During the raid, Brown took refuge in the building, originally used to house the fire engine and guards for the armory. He was eventually taken into custody by U.S. armed forces led by Col. Robert E. Lee of the United States Army.
The building was the only armory building to escape destruction during the Civil War.
CCAC member Michael Bugeja labeled the eight proposed designs as “strange iconography” and “frightening.”
Two proposed designs depicted a hand clutching a rifle emerging from stylized water with a gear in background — references to the water at the convergence of the Potomac and Shenandoah rivers being a source of power.
CCAC member Heidi Wastweet, a professional artist, said the two renditions appeared to her as someone drowning.
Two proposed designs depict John Brown’s Fort, with the one recommended advocated by Wastweet.
Three proposed designs depict Jefferson Rock.
One design, depicting an elevated view of Harpers Ferry, was the preference of park officials and the CFA. The CCAC rejected the design as being too cluttered.
Theodore Roosevelt, on horseback, surveys the Badlands terrain near the Little Missouri River on the recommended reverse for the 2016 Theodore Roosevelt National Park quarter dollar.
CCAC member Donald Scarinci, an attorney and specialist in medallic art, said if one human figure was to be represented on the America the Beautiful quarter dollars, it has to be Theodore Roosevelt. The National Park Service notes that, as president, “Roosevelt used his authority to protect wildlife and public lands by creating the U.S. Forest Service and establishing 51 Federal Bird Reservations, 4 National Game Preserves, 150 National Forests, 5 National Parks, and enabling the 1906 American Antiquities Act which he used to proclaim 18 National Monuments.”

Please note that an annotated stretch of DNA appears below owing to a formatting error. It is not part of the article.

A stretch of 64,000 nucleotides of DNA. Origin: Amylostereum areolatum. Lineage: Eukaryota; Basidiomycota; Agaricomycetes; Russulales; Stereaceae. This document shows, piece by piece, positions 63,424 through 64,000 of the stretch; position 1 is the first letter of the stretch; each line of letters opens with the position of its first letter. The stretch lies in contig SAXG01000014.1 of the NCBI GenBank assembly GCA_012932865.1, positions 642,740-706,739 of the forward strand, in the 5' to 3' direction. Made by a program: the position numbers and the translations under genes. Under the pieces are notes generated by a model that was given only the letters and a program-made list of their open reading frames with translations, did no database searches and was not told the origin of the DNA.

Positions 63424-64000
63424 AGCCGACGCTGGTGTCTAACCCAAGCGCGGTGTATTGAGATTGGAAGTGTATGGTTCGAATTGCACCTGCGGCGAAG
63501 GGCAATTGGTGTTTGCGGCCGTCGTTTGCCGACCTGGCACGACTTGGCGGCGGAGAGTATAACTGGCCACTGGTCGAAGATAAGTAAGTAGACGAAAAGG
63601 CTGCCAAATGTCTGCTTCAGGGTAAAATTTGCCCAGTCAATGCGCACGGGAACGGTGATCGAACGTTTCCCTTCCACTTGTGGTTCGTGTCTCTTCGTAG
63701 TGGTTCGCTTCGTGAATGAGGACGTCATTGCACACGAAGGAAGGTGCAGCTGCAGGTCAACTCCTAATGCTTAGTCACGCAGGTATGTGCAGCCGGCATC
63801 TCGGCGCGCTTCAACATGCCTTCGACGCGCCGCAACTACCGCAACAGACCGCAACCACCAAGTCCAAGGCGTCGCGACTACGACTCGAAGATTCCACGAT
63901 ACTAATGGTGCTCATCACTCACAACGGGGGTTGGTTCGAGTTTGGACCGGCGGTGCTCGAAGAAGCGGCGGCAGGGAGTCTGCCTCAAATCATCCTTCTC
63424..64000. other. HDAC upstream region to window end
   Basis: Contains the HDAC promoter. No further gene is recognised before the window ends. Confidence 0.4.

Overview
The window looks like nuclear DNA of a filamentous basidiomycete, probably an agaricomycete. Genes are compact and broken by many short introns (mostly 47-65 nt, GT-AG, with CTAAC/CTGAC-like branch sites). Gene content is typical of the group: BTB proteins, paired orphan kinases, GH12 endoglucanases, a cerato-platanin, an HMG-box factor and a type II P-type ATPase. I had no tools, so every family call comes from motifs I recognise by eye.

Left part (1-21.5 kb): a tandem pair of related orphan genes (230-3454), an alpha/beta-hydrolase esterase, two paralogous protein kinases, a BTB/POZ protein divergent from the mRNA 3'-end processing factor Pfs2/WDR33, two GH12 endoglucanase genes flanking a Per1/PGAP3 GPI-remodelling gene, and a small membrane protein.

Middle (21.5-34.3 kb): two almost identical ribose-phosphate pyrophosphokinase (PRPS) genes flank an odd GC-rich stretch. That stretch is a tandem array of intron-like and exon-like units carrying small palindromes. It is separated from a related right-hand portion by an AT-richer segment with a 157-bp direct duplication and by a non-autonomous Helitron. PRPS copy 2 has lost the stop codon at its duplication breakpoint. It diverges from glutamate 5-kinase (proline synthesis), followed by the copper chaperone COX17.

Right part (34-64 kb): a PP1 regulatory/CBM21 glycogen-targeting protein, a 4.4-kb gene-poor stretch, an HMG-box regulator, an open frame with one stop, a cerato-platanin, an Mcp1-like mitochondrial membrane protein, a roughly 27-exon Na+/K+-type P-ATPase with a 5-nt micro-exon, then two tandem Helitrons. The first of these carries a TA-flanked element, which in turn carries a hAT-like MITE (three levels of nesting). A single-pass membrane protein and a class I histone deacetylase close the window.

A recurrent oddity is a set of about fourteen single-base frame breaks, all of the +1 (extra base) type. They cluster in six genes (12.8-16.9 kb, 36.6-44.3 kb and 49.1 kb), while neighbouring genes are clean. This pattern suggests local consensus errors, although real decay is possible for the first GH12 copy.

The coin program commemorates a national park, forest or other site in each state and territory and Puerto Rico .
The panel offered some criticism of the recommended rendering, since the design chops off the top of Roosevelt’s head. CCAC members recommended the design be revised to rectify their concerns.
CCAC member Michael Moran questioned before full discussions began whether the eventual recommended design was an original rendering, since it strongly resembles an image in a biographical book on Roosevelt.
Greg Weinman, a member of the U.S. Mint’s Office of Chief Counsel and the Mint’s liaison to the CCAC, said all designs submitted have to be warranted and certified as being original.
Weinman checked his records and assured CCAC members the design was original.
The same CCAC-recommended design was also previously endorsed by park officials and the CFA.
Sgt. William Jasper recovers the tattered regimental flag suspended from its broken staff and returns it to the ramparts while a British ship continues its attack in 1776 on the CCAC-recommended Fort Moultrie quarter dollar design.
Wastweet convinced fellow CCAC members that the design eventually recommended shows strong movement and conveys the message the best without need of explanation.
The CFA and Fort Moultrie officials endorsed a different design depicting St. Jasper clasping the flag as cannon fire from British ships flies through the air and explodes on the beach around him.
The recommendations from both the CCAC and CFA will be forwarded to the Treasury secretary for final approval.